Apple (s aapl) has indeed crossed the 1 million Apple TVs sold mark, as it predicted it would shortly before Christmas. I argued that its relative success was mostly due to Neftlix (s nflx) being available on the streaming media device, and a new report from an industry analyst (via AppleInsider) supports that view.
Gleacher & Company’s Brian Marshall said Dec. 29 that according to his estimates, sourced from company reports and additional research, Apple rents around 475,000 movies and TV shows per day through the iTunes store. Netflix, by comparison, rents over 10 times as much, with about 5.1 million rentals per day.
But Apple and Netflix have very different models. Netflix offers a “pay once, watch as much as you can” model, while Apple embraces a fee-per-download way of doing things. Maybe Apple is more successful from a revenue perspective, despite the large discrepancy in daily rentals? Not so, according to Marshall.
According to his estimates, iTunes rentals bring in around $60 million per quarter, while purchases through the media distribution service account for around $50 million, making for a total of approximately $110 million per quarter. Netflix’s reported revenue for just a single month (Sept. 2010) is about $550 million, or five times as much.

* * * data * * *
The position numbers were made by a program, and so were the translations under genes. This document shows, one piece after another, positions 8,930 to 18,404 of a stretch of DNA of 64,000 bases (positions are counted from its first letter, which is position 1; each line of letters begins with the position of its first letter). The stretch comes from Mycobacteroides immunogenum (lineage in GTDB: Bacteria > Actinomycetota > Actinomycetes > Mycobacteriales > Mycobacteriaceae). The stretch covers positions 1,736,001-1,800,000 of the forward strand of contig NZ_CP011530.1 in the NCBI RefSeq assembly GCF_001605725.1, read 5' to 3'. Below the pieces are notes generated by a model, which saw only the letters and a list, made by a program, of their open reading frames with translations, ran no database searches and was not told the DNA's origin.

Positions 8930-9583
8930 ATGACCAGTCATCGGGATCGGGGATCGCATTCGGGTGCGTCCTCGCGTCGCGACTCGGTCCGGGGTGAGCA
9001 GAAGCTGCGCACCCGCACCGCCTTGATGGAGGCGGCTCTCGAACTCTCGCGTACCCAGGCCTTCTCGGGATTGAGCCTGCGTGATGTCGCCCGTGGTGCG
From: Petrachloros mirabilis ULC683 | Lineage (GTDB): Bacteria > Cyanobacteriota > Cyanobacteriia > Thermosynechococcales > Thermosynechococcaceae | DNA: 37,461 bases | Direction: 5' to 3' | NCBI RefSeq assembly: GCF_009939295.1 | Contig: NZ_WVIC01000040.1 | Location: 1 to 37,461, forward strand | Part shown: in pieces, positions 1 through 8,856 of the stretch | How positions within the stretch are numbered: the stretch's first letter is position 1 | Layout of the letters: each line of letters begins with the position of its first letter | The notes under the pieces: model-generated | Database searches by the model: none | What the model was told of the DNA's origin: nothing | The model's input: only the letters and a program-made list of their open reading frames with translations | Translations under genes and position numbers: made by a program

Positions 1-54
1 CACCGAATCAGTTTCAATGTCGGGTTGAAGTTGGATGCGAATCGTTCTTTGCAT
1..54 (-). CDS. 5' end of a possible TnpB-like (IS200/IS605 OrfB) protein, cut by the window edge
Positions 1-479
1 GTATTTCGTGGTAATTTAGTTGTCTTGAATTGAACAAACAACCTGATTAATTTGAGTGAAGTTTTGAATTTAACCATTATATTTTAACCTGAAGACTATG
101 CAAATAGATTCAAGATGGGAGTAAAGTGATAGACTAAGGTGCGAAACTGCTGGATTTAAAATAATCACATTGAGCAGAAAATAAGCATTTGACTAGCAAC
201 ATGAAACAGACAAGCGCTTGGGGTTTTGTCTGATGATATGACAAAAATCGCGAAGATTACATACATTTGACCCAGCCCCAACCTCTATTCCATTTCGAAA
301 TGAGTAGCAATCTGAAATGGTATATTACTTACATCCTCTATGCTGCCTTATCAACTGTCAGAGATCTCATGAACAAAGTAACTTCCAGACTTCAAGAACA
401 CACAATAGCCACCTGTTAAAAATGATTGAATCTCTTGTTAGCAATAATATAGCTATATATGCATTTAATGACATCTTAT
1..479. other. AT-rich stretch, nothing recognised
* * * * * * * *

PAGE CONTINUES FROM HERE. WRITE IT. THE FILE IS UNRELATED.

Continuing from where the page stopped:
It’s by no means bad news for Apple, which is still growing its iTunes rental business. Marshall believes iTunes rental revenue could exceed $1 billion per year within five years, giving it another fairly healthy revenue stream, even after giving movie studios their cut.
The bottom line remains that Netflix has far more traction than iTunes as a means for renting and viewing streamed content, so it’s hard to underestimate its effect on Apple TV sales. Anecdotally, it’s the only thing anyone I know who has one uses it for, and almost none of those I know who bought this model owned a previous generation device.
So is Apple TV just a great Netflix box, or is something else driving sales? The impending potential of apps, maybe?
Related content from GigaOM Pro (sub req’d):
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